A Very Handy List of CPU Rankings

I'm typing this on a PC which, according to Windows, has an Intel Core2 Quad CPU Q8200 running at 2.33 GHz.  I can easily find this out, by right-clicking on the My Computer icon and choosing the Properties option.

But just how good is a Q8200 compared with, say, an AMD Athlon 2800+? 

With so many hundreds of processor options available, how do you know whether the new machine you want to buy is actually faster than your current one?  And, if so, by how much?

Here's a quick and easy answer.  There's a huge list of CPUs at www.cpubenchmark.net/cpu_list.php.  From which I can see that my particular Q8200 has a Passmark of 3337 (which seems quite good), and is ranked 97th in the list.

So next a friend or colleague asks you which of 2 machines is the fastest, you'll know where to start.


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by jet005303199369... on 17. December 2010 - 18:32  (62839)

I think this was a useful list for myself (a neophyte) to look at while researching my new laptop purchase. At least it gave me an idea of where a particular processor stood and when combined with online consumer reviews of laptops, it was very useful. I didn't see any processor rated super high on this list that had a poor consumer review so, didn't notice any errors and this list gave a nice confirmation of what I wanted to buy.

Got a good buy on my laptop and it performs great!

by eikelein on 14. December 2010 - 3:22  (62425)

Oh how little does the CPU Passmark score say about the real life performance of any average, off-the-shelf system; and that is what 99% of the people have, right?

I have personally seen DDR2 systems with a single memory chip or with two single channel chips and poof, your memory works at only half the speed it could..

I have seen (recent) machines with ATA disks despite that they had a SATA capable mobo.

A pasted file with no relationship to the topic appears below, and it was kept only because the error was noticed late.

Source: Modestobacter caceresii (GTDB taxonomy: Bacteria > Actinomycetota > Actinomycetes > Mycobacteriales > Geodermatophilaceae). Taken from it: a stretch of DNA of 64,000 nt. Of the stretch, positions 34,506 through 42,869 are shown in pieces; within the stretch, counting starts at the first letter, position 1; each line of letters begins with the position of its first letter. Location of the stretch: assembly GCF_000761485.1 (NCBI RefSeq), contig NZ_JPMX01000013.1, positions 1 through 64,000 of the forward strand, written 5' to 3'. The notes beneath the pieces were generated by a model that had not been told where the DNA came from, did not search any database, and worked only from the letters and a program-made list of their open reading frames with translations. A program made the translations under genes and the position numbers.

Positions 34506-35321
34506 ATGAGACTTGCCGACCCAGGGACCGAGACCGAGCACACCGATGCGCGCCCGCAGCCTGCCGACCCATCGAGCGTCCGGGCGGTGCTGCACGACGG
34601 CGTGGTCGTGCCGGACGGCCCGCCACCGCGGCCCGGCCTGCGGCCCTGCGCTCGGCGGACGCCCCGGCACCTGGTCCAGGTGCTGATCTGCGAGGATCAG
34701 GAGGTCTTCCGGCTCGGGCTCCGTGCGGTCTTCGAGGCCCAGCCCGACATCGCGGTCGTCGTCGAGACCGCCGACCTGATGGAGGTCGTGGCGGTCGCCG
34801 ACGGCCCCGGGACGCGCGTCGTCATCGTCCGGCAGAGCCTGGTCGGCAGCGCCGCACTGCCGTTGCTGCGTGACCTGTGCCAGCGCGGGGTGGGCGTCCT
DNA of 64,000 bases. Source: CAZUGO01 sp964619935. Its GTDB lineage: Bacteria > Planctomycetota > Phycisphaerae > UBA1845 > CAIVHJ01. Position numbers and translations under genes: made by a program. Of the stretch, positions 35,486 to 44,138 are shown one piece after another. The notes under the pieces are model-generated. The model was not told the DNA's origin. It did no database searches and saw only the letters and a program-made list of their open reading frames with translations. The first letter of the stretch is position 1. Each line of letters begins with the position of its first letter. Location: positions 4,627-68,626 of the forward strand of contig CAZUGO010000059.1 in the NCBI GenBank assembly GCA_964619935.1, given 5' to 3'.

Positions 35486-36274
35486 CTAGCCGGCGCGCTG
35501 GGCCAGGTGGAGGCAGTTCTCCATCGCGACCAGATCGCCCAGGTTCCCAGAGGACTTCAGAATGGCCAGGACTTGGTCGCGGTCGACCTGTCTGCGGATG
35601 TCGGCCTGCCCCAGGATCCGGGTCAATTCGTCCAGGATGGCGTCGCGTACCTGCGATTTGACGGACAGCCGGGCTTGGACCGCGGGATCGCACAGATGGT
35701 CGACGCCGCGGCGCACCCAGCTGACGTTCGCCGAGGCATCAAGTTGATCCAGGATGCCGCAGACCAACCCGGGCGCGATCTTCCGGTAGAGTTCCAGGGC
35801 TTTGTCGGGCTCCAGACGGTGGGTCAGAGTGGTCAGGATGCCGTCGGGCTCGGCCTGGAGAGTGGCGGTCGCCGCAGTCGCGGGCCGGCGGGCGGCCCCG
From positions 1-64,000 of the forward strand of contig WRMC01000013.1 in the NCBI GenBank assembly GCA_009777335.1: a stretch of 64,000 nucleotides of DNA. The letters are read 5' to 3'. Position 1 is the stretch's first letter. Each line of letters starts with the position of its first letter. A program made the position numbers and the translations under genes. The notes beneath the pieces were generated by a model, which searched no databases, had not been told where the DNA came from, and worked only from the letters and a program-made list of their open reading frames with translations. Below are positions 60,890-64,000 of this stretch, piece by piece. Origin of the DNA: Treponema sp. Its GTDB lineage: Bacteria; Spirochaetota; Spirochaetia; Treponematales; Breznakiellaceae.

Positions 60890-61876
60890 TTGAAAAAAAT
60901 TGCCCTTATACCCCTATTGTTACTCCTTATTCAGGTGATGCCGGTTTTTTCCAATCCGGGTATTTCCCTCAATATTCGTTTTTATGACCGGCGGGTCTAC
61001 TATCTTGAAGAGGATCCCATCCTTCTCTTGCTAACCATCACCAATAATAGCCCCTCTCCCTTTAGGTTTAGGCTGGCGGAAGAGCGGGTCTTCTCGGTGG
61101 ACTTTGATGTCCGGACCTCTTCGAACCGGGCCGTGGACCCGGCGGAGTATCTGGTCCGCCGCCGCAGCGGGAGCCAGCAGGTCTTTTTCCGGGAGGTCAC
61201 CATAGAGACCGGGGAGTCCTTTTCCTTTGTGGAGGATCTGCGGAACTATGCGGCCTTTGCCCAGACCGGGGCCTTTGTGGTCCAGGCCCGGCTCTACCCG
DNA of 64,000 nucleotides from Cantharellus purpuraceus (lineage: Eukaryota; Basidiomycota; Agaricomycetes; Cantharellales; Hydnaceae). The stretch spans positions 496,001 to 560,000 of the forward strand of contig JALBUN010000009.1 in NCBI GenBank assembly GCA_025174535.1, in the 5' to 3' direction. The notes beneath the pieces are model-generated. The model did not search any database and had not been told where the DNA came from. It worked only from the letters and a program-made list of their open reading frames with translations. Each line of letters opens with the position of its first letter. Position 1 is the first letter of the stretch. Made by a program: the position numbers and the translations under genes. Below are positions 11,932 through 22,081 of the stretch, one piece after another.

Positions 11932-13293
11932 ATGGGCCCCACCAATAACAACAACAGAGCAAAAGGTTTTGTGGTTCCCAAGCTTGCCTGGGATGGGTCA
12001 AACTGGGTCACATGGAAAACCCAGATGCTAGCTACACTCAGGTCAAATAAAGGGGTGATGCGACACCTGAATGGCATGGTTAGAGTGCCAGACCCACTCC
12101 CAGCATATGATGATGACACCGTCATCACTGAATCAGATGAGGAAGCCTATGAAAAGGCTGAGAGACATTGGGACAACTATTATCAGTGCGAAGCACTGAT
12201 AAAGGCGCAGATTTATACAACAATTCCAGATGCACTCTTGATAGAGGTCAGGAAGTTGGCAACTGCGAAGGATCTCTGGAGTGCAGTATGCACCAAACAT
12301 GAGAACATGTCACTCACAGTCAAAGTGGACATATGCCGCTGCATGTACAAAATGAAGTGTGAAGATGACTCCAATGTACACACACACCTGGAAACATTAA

There are way too many Vista boxes with only 1GB RAM; the fastest CPU doesn't help in these cases.

Almost every day I am first hand experiencing the huge difference between Win7 32-bit vs. Win7 64-bit on otherwise identical hardware.

But maybe I am mired too deeply in average, every day home computing.

by Lekann (not verified) on 14. December 2010 - 2:02  (62420)

Nice way to check different processors so you can see the performance you can get for your money. Why buy a Porsche when a Volkswagen will do. :)

Here it the results/view I have used the most. It gives me a better visual to make quick decisions when shopping around for parts. (I have the link bookmarked to my phone)>



by hotrod32 (not verified) on 13. December 2010 - 21:38  (62411)

techlert is right. plus, the lists at cpubenchmark.net are based on figures from enthusiasts' computers, that is, they're into pushing the limits of speed and power. from what i understand, your average pc will fare worse than it's counterpart on the cpu list. it is a good list but be sure to take into account the amount of ram, graphics processing, etc, when you compare.

by techlert (not verified) on 13. December 2010 - 17:39  (62404)

I agree the Passmark CPU list is a great place to start -- to get an approximation of performance. The benchmark is more general and lab-based, less accurate at ranking real-life performance. Also be aware, the CPUMark number shown is the total for all cores. So I divide that number by the count of cores to get a better reflection of how the processor ranks for video encoding. This is due to the fact that the video encoders I use most frequently are not multi-thread yet. Then I research real-life, often at Tom's Hardware.

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